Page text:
WASHINGTON -- Let us now praise Ben Beach, a Washington writer and longtime friend. Like me, Ben is a confirmed statistics buff. Unlike me, he's disciplined. All through the year, he collects interesting stats with the intent of naming the 10 best at year's end. So I happily outsource my last column of 2017 to Ben's list, which is in no ...Read more
The Shekhinah is ComingValjean Tchakirides
The Shekhinah is Coming: Secrets of the Divine presents a circular study of what Tchakirides calls "the divine plan that ends where it begins - 'in LIGHT'". This work bridges the gap between religion and science, offering explanations of recent NASA discoveries and suggesting what they might ...
WASHINGTON -- What I most dislike about the Trump/Republican tax plan is the shameless cynicism with which it has been peddled. Recall how it works: The government borrows $1.5 trillion over a decade and instantly uses that money to cut taxes for major constituencies -- workers, families, small businesses and big companies.
The handouts aim to ...Read more
WASHINGTON -- One of Washington's permanent parlor games is how much credit or blame a president deserves for the state of the economy. Inevitably, then, the question being asked now is whether Donald Trump or Barack Obama created today's strong economy. The correct answer is: neither. To the extent that personal responsibility can be assigned, ...Read more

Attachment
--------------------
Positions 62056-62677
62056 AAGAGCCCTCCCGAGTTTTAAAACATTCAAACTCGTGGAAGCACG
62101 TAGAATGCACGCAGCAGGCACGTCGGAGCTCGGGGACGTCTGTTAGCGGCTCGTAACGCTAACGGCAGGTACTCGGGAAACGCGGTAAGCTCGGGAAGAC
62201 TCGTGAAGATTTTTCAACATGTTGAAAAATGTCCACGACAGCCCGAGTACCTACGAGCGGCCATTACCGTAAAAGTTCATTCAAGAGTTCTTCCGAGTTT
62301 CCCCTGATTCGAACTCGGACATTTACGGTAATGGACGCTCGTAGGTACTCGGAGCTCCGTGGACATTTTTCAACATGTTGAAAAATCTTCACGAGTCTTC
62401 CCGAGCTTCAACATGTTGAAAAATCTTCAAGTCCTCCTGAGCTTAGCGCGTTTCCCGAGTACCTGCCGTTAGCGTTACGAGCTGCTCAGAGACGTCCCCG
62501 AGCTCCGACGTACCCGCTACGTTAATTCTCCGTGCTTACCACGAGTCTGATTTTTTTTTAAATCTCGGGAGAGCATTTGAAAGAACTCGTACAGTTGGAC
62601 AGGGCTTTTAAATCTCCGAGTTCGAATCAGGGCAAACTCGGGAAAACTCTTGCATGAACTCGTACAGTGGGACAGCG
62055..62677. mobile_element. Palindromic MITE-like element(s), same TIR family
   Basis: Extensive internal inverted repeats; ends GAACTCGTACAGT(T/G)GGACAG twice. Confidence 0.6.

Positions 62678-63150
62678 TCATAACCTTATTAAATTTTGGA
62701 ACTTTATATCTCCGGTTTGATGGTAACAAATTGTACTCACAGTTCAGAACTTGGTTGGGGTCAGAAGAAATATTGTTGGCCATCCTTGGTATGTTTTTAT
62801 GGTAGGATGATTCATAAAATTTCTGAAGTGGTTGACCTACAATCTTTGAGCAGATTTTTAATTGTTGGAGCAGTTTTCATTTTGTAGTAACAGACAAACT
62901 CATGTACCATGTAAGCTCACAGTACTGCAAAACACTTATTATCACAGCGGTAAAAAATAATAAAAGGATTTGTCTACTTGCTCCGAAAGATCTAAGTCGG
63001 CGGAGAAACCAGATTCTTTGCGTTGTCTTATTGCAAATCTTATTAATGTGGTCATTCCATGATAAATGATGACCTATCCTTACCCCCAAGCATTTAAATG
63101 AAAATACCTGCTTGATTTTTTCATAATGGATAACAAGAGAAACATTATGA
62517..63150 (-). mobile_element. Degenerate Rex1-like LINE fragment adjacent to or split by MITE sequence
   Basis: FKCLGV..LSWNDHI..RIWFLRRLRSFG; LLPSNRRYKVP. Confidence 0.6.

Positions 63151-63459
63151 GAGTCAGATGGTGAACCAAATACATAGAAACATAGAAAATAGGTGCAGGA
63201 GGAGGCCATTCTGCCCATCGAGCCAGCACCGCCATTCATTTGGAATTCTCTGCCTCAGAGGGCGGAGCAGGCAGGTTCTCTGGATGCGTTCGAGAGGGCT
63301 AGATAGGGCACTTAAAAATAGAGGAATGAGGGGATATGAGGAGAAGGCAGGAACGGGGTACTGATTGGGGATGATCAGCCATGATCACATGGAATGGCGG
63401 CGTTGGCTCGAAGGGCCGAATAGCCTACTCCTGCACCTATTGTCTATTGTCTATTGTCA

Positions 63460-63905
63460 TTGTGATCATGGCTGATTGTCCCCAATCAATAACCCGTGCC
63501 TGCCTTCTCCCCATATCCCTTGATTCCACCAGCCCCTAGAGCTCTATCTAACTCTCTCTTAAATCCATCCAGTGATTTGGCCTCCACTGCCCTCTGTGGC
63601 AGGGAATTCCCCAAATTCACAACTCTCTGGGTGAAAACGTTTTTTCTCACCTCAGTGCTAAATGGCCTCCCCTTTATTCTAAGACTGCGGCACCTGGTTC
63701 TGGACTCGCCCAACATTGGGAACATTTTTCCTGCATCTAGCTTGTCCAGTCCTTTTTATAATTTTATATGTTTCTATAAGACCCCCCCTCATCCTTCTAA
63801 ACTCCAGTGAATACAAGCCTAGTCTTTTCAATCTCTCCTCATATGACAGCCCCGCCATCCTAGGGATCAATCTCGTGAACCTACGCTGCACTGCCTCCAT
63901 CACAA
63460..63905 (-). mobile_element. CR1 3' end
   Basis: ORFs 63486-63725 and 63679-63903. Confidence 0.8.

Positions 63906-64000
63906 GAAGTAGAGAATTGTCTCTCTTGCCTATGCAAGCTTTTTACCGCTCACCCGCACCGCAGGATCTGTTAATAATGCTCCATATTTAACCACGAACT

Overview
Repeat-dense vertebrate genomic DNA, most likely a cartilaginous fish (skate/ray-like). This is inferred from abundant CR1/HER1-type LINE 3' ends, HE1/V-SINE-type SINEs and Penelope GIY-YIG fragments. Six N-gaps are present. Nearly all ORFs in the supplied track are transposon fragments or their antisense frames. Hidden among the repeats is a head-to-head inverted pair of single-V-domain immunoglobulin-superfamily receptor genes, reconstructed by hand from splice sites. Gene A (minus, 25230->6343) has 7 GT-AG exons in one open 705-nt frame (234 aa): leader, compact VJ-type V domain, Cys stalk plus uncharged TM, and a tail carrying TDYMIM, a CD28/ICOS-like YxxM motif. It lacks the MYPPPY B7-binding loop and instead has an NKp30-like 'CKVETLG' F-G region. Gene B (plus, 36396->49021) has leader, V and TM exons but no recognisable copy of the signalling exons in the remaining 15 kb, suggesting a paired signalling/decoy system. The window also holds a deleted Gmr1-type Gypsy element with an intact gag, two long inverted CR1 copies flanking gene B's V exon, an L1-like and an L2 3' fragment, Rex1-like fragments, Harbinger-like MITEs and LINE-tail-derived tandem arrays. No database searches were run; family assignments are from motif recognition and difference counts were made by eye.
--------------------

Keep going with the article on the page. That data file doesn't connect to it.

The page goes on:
WASHINGTON -- When historians examine President Trump's tax program, they will surely be struck by a large and momentous contradiction. Although the nation faces endless budget deficits -- and although the president purports to speak about the future -- his tax program does little or nothing to curb long-term deficits and, arguably, might make ...Read more
WASHINGTON -- The Pentagon and the welfare state have been locked in brutal combat for decades, and the Pentagon has gotten clobbered. Protecting the country was once the first obligation of government. No more. Welfare programs -- Social Security, Medicare, food stamps and other benefits -- dwarf defense spending. As a result, we have become ...Read more
WASHINGTON -- No one can say we weren't warned. For years, scholars of all shapes and sizes -- demographers, economists, political scientists -- have cautioned that the populations of most advanced countries are gradually getting older, with dramatic consequences for economics and politics. But we haven't taken heed by preparing for an ...Read more